Are You Winding Me Up?
By Mark McLaughlin
Mark McLaughlin highlights the targeted anti-avoidance rule on distributions by a company to an individual in a winding up.
When HM Revenue and Customs (HMRC) encounters an arrangement that it regards as tax avoidance (or ‘unacceptable’ tax planning), the government will often seek to block it by introducing targeted anti-avoidance legislation.
Rising from the ashes?
For example, a targeted anti-avoidance rule (TAAR) was introduced (in Finance Act 2016) to prevent ‘phoenixism’. In very broad terms, this practice involves company owners winding up their ‘old’ companies and extracting profit reserves as capital (instead of income), and repeating the exercise in one or more successive ‘new’ companies.
The effect of the TAAR applying is that an individual who (for example) would otherwise be liable to capital gains tax (CGT) at 10% if entrepreneurs’ relief was available on a capital distribution in respect of their shares in a winding up (or 20% otherwise, in most cases) will be liable to income tax at rates of up to 38.1% instead.
The TAAR can apply to distributions in a winding up from 6 April 2016. This article looks at distributions to individuals by UK resident companies (ITTOIA 2005, s 396B), although there are very similar provisions relating to non-UK resident companies (s 404A).
Are you ‘caught’?
A distribution is ‘caught’ by the TAAR if four conditions (i.e. A to D in the legislation) are all satisfied, which are paraphrased below:
A: The individual receiving the distribution had at least a 5% interest in the company immediately before the winding up;
B: the company is a ‘close company’ (i.e. broadly closely controlled) when it is wound up, or at any point in the two years ending with the start of the winding up;
C: the individual continues to carry on, or be involved with, the same trade or a trade similar to that of the wound-up company at any time within two years from the date of the distribution; and
D: It is reasonable to assume that the main purpose or one of the main purposes of the winding up is the avoidance or reduction of an income tax charge, or that the winding up forms part of such arrangements.
Condition C is drafted very widely in the legislation (see s 396B(4)). HMRC guidance (in its Company Taxation manual, at CTM36320) admits that this has been done deliberately, ‘to prevent the rule being easily avoided by subtly changing the type of trade or activity of the company, or by changing the structure in which that trade or activity is carried out (for example, by transferring the company’s trade to a partnership).’
Unfortunately, tax legislation that is widely drawn or imprecise inevitably leads to uncertainty. The safest course of action to prevent Condition C from applying in some cases, will be for the individual not to directly or indirectly carry on any activity of a similar nature for a two-year period, but of course, this may not be realistic or feasible. To make matters worse, HMRC’s guidance on the TAAR does not (in my view) provide the necessary clarity, especially the examples of when Condition C would (and would not) be met (see CTM36325-CTM36330). The Institute of Chartered Accountants in England and Wales has pointed out various difficulties with those examples (in ICAEW Tax Representation 87/17; see tinyurl.com/ICAEW-Taxrep87-17).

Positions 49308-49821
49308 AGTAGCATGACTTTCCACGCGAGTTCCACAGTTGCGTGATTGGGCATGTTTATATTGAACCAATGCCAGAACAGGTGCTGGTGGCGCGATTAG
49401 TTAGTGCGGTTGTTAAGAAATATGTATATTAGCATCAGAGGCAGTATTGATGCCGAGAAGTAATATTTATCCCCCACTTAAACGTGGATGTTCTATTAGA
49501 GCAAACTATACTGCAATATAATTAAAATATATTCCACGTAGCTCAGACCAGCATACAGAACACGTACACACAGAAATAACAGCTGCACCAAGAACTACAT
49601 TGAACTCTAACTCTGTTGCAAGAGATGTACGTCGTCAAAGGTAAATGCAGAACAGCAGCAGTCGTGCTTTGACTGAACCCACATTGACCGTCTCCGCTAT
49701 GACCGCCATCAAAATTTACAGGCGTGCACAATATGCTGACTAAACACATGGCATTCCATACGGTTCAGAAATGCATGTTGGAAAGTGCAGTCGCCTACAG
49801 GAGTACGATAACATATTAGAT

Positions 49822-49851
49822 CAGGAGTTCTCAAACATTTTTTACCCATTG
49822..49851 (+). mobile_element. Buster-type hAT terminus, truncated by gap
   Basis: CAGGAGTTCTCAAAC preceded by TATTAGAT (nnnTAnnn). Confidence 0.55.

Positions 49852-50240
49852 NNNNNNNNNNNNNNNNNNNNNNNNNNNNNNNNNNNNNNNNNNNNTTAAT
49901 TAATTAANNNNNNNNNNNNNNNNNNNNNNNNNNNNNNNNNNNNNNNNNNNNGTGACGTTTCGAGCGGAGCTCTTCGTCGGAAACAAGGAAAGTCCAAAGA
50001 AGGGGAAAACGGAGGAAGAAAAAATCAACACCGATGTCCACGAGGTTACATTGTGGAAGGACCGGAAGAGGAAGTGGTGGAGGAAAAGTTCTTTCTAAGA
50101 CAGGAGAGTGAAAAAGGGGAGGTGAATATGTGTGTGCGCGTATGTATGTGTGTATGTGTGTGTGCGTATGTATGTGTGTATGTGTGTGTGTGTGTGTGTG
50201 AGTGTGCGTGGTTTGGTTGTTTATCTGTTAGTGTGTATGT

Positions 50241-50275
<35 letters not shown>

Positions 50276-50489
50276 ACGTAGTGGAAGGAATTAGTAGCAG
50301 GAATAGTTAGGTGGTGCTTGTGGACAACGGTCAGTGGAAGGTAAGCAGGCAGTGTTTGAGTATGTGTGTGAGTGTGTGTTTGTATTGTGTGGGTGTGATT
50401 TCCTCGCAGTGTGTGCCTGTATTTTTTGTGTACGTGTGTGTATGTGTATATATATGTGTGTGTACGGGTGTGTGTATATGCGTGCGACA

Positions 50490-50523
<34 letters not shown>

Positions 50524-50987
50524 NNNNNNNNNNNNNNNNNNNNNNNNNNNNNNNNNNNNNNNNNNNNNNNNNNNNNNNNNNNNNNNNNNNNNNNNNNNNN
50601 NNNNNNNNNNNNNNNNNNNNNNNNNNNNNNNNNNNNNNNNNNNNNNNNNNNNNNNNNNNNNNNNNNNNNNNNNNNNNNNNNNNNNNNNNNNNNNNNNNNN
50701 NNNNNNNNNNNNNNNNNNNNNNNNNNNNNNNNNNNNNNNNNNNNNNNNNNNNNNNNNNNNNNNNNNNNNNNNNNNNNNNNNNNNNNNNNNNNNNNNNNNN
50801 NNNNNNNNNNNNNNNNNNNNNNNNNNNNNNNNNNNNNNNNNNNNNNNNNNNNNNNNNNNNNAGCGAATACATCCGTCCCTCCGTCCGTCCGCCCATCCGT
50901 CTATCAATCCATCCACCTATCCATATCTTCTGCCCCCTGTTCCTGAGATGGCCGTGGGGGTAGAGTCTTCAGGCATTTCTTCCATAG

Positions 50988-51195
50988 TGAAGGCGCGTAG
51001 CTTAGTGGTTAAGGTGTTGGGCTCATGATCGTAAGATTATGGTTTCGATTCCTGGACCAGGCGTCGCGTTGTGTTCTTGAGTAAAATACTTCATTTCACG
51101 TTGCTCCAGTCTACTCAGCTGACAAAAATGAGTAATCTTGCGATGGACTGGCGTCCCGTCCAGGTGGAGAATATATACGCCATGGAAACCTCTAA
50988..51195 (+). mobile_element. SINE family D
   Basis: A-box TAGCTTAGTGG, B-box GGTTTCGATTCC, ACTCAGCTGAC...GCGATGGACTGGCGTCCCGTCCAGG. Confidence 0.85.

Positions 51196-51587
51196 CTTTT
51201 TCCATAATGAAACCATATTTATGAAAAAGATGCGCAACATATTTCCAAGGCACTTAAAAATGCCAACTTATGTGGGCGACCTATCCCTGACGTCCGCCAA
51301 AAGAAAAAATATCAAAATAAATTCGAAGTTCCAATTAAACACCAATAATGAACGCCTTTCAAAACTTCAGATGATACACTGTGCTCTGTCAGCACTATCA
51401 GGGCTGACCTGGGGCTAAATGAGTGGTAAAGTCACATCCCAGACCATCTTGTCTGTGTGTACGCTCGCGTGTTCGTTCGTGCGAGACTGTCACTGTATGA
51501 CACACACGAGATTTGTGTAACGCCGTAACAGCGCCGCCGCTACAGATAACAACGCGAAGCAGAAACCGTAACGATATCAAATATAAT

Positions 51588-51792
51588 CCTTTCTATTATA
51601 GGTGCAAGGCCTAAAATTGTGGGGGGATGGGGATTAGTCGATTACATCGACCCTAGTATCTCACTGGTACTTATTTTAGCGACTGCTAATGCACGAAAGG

Exclusions from the TAAR
The TAAR provides for two possible escapes from the income tax charge. Firstly, a distribution in a winding up is excluded if or to the extent that the amount of the distribution does not exceed the amount that would result in no gain accruing for CGT purposes (i.e. broadly amounts up to the base cost of the shares). Secondly, there is an exception where the distribution is of irredeemable shares. This is intended to exclude liquidation reconstructions involving such shares (but not cash) from the TAAR. Unfortunately, these two exceptions will not be much help in most cases.
It is important to note that all four conditions (A to D) must be met for the TAAR to apply. For example, conditions A-C may be met, but depending on the specific facts and circumstances the ‘purpose’ test in condition D may not.
There is no facility to request clearance from HMRC that distributions are not caught by the TAAR. However, separate anti-avoidance provisions (on ‘transactions in securities’ (TiS)) potentially apply to a distribution in respect of shares in a winding up. The TiS legislation has a statutory clearance procedure (ITA 2007, s 701).
If HMRC gives clearance that distributions in a winding up are not caught by the TiS anti-avoidance provisions, this does not mean that the distributions cannot be caught by the TAAR. However, if HMRC is satisfied that distributions do not have a main purpose of obtaining an income tax advantage for TiS purposes, it might offer taxpayers some comfort if adopting the position that condition D (i.e. the tax avoidance purpose test) is not met when self-assessing whether the TAAR applies.